In WDXRF, the characteristic radiation emitted from the sample is separated into wavelengths using a diffraction device [see Figure 1(a)]. Usually in WDXRF spectrometers, the analysis of different elements is carried out in a sequential way by scanning synchronously the orientation of the monochromator device and the detector (2θ). Whereas, in multi-channel spectrometers, the use of several diffraction devices/detectors set-ups allows one to measure several elements simultaneously (the number of channels is, however, limited).
Unlike the wavelength dispersive X-ray fluorescence systems, conventional EDXRF spectrometers consist of only two basic units, the excitation source and the spectrometer/ detection system [see Figure 1(b)]. In this case, the resolution of the energy dispersive system is equated directly to the resolution of the detector, typically a semiconductor detector of high intrinsic resolution is employed [Si (Li)]. The use of this type of detector allows one to record an electronic signal, the current of which is proportional to the energy of the detected photon. Then a multi-channel analyser is used to collect, integrate and display the resolved pulses. It is interesting to remark that using this configuration, all of the X-rays emitted by the sample are collected at the same time (simultaneously measured), giving great speed in the acquisition and display of data. In practice, however, there is a limit to the maximum count rate that the spectrometer can handle and this led, in the mid-1970s, to the development of the so-called secondary mode of operation. In the secondary mode, a carefully selected pure element standard (secondary target) is interposed between the primary source and the sample in such a way that a selectable energy range of secondary photons is incident upon the sample. This geometry (called tri-axial) reduces the background radiation relative to the characteristic radiation from different elements in the sample, allowing an improvement in the sensitivity and limits of detection of minor and trace elements. With novel instrumentation [polarised-beam EDXRF (EPDXRF)] the combination of polarisation (tri-axial geometry) with the possibility of using different secondary sources allows for specific element excitation and, thus, a further improvement of the limits of detection of analytes [see Figure 1(c)]. Another advantage of scattering primary X-rays with targets is that it is much more practical to vary targets than X-ray tube anodes, and targets may be used to produce fluorescence lines to act as near-monochromatic secondary sources at slightly higher energies than the absorption edges of the analytical lines to be excited. By combining polarisation with the possibility of different secondary sources, an instrument can be designed to generate a range of excitation and polarisation conditions optimised for different groups of analytes.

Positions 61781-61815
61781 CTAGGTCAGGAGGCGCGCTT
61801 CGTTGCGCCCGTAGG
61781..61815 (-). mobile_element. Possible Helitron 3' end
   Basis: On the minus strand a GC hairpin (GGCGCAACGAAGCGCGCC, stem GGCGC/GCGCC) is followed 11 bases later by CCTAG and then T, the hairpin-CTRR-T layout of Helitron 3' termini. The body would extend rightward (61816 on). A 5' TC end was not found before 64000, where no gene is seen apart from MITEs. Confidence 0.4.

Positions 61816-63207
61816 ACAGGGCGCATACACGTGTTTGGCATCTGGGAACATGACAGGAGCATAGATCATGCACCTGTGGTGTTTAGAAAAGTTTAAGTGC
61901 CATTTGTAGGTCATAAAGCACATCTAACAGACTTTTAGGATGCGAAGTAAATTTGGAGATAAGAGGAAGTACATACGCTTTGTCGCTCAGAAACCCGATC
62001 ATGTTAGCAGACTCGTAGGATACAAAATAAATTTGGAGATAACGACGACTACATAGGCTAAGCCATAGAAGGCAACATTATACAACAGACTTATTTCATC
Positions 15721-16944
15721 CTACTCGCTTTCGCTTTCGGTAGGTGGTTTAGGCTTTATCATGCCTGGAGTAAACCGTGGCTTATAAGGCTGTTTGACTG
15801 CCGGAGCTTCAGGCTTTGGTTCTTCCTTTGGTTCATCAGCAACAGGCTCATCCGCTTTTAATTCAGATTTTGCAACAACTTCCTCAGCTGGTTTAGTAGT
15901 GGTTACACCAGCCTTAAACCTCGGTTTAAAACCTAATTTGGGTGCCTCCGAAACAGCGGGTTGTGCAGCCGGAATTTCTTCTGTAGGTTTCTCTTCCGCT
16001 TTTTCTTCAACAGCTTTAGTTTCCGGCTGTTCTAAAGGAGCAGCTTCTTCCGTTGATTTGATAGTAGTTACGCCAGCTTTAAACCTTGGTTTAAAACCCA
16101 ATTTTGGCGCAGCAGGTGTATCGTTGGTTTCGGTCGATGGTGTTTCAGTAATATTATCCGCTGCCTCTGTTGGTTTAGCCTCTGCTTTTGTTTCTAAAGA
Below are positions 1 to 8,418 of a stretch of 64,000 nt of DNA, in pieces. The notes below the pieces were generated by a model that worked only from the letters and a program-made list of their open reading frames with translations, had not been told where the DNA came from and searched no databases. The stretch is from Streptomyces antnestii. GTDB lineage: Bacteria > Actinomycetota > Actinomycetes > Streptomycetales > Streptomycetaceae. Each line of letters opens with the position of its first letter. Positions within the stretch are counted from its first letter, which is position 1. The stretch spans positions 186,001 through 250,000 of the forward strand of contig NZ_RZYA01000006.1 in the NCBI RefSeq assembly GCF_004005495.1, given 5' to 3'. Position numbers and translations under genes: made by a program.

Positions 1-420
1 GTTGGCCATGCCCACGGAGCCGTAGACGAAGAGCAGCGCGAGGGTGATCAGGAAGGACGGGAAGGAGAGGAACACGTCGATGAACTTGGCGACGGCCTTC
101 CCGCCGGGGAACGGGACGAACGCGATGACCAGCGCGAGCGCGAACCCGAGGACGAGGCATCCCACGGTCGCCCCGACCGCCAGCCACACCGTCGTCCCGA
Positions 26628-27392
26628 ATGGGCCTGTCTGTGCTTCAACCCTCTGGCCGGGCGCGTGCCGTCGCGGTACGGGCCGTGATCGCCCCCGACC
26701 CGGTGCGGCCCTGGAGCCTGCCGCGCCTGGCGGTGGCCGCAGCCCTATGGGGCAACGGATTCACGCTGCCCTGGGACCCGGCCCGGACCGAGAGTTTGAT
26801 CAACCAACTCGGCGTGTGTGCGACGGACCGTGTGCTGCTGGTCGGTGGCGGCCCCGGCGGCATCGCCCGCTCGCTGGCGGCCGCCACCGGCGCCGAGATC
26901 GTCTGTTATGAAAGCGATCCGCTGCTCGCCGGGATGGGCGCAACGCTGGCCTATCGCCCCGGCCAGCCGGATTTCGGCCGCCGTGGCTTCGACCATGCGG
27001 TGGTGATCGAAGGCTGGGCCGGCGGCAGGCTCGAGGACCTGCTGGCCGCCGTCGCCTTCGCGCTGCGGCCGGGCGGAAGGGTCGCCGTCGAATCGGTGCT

In the present work, three configurations of XRF spectrometers were used [WDXRF, EDXRF and high-energy polarised-beam dispersive XRF (EDPXRF)] to study their possibilities and limitations for elemental determination in vegetation matrices. In Table 1 the main instrumental parameters for each configuration are displayed, including the excitation mode of operation and acquisition time, which was selected as a trade-off between an acceptable repeatability of measurements and total analysis time.
Table 1. Instrumental parameters for the X-ray fluorescence spectrometers used.
K, Ca, Mn, Fe, Cu, Sr, Pb, Zn
Primary X-ray beam scattered by a secondary target (Mo)
1000 s (total)
Na, Mg, Al, P, S, K, Ca, Mn, Fe, Co, Zn, As, Sr, Pb
Primary X-ray beam
100 s (Co, Zn,Pb)
Cd, Pb, As, Cu, Fe, Zn
Primary X-ray beam scattered by changeable secondary targets (Cd: Al2O3, Pb: Zr, Others: KBr) Polarised X-ray beam (tri-axial geometry)
1000 s (Cd)
Notes: Instrumentation: EDXRF: non-commercial equipment, Centro de Fisica Atomica, Universidade de Lisboa, Portugal. WDXRF: S4 Explorer, Bruker. EDPXRF: Epsilon5, PANalytical. Crystals: OVO-55 (W/Si multilayer), PET (Pentaerythrite), LiF200 (Lithium fluoride). Detectors: FPC (flow proportional counter), SC (scintillation counter).
In general, XRF quantitative analysis is carried out by the calibration curve method, generated from measurements made with many calibration standards. However, for some applications (such as plant specimens) it is difficult to get sufficient certified standards, with similar matrices to the samples, in order to achieve a good spread of data points over the range of each element to be determined. In such cases, the use of standard-less quantitative procedures based on the Fundamental Parameter (FP) algorithm are commonly applied.6 However, the use of standards prepared in the laboratory with commercially available pure elements or compounds has been shown to be efficient for calibration purposes since they are inexpensive and can be easily prepared. Plant material consists mainly of C, N, H and O (cellulose matrix). Accordingly, the use of several synthetic standards made of cellulose could provide a good means to simulate the vegetation matrix and obtain reliable calibration curves with a good spread of data points over the range of each element to be determined.
In the case of vegetation samples, the absorption of the measured X-rays by the matrix is relatively small compared to other heavier samples (i.e., rock or soil samples). Nevertheless, due to the widely variable range of concentrations of K, Ca, Cl and other elements in plant samples, in most cases, correction for the matrix effects is necessary in order to obtain quantitative results. Several methods have been described for matrix effect corrections including the use of influence coefficients.
In Table 2 the quantitative approaches used in each instrument configuration are summarised and in Figure 2 two examples of calibration curves are displayed for the analysis of minor (Fe) and trace (Cd) elements in vegetation matrices.